Leaving the American Prohibition Museum, I took a 0.75 mile stroll through town as I headed to the Andrew Low House. This wonderful little museum, on Lafayette Square, was built in 1849 by local business man Andrew Low II (1812-1886). Andrew was born in Scotland, and, following in his father’s footsteps, started a dry goods business in Savannah. By the 1840’s he was one of Savannah’s largest store owners and importers of dry goods. His household included five children, from two wives, and the enslaved family of Thomas and Mosianna Milledge. The Low family is probably best known for Andrew’s daughter-in-law,  Julliette Gordon Low (1860-1927), the founder of the Girl Scouts. The house remained in the family it was bought in 1927 by the National Society of Colonial Dames of America in the State of Georgia. As a result, most of the Low family belongings are still present, giving an authentic look at life in the mid-19th century.    

Coconut Cup

Bed steps with Chamber Pot

In Lafayette Square

After this very busy morning, I went to J. Christopher’s on Liberty St. for lunch. J. Christopher’s is a Georgia chain that serves breakfast and lunch. I enjoyed an excellent Bistro Salad with grilled chicken.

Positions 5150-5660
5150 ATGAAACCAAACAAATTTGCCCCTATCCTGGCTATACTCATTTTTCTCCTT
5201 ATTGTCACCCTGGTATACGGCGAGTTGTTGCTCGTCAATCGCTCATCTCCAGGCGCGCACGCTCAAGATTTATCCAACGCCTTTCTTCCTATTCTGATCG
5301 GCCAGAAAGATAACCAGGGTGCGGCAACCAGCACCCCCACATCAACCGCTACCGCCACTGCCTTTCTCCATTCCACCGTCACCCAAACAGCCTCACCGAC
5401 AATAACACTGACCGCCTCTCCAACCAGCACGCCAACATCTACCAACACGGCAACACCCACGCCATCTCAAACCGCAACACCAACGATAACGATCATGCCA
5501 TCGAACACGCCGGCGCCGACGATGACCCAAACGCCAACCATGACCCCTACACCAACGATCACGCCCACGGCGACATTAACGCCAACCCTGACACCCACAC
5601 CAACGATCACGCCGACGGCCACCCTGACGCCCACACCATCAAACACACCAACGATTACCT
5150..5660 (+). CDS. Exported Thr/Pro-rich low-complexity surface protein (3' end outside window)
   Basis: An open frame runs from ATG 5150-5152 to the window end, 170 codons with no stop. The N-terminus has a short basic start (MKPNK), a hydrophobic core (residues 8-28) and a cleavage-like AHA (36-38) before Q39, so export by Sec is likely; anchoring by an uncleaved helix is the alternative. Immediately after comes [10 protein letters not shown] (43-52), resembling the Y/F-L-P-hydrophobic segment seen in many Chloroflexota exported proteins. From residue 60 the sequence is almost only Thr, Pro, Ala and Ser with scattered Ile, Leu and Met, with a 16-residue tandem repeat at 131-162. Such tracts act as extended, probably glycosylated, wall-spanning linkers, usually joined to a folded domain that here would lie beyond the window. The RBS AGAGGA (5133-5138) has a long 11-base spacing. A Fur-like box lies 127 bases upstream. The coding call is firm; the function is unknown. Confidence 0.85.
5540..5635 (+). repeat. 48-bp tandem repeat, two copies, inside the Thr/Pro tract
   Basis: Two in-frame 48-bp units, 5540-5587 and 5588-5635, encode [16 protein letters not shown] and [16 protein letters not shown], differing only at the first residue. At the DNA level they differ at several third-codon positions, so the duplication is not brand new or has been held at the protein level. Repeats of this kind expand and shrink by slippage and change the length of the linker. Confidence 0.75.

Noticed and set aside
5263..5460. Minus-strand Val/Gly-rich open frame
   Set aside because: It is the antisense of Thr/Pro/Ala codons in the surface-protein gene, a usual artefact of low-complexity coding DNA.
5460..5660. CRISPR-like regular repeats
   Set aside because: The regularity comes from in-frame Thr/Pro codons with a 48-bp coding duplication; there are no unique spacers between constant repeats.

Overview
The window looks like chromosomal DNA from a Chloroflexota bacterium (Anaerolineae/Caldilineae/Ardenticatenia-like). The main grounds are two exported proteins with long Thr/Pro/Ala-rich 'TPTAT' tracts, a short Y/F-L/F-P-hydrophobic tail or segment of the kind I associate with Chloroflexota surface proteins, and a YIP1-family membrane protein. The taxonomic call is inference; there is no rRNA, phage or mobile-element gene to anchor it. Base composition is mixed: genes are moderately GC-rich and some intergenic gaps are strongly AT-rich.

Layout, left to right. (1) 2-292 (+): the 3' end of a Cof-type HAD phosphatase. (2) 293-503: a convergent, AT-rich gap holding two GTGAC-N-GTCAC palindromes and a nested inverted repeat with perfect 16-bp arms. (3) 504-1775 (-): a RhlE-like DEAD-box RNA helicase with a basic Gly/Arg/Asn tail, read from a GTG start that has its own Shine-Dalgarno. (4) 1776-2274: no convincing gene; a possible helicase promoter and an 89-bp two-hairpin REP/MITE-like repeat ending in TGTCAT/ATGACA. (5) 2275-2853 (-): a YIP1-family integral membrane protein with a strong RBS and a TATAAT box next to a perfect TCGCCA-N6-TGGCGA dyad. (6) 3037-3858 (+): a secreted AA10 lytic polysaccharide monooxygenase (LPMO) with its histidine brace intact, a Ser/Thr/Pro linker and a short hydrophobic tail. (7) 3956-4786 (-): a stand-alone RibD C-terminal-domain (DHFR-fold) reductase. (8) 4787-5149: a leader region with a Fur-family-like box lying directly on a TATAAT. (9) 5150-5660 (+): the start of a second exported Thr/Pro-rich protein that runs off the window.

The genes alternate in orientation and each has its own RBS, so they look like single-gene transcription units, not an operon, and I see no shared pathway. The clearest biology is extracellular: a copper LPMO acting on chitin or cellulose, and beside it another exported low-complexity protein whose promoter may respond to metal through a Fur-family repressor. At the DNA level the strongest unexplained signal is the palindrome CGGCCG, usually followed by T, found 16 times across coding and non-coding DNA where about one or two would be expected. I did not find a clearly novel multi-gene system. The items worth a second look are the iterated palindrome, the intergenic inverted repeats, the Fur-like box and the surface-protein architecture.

I spent the afternoon at the Davenport House Museum, on Columbia Square. This 1820 federal style house was built by Isiah Davenport who owned a local construction company. When he died in 1827, he left his family with a mountain of debt, and his wife, Sarah, turned to house into a boarding house. She sold the building in 1840, and over the next 115 years it served as private home, and then again as a boarding home. In 1955, a new owner planed to tear it down to build a parking lot. This prospect, so soon after losing the City Market, galvanized a number of important locals. They formed the Historic Savannah Foundation, and raised the money to buy and preserve the Davenport House, opening it as a museum in 1963.

A hop-on/hop-off tour is a great way to explore a new city. It offers a way to find out what a city has to offer, and to help decide what you might was to see.

Nuts and Bolts:
Old Town Trolley Tours: 7 days a week, from 9:00 AM - 6:00 PM. Adults $37.40/ Children $15.20. On-line discounts are available.

American Prohibition Museum - every day: 10:00 AM - 4:15 PM. Adults $16/ Children $10.70. Speakeasy cocktail. -$10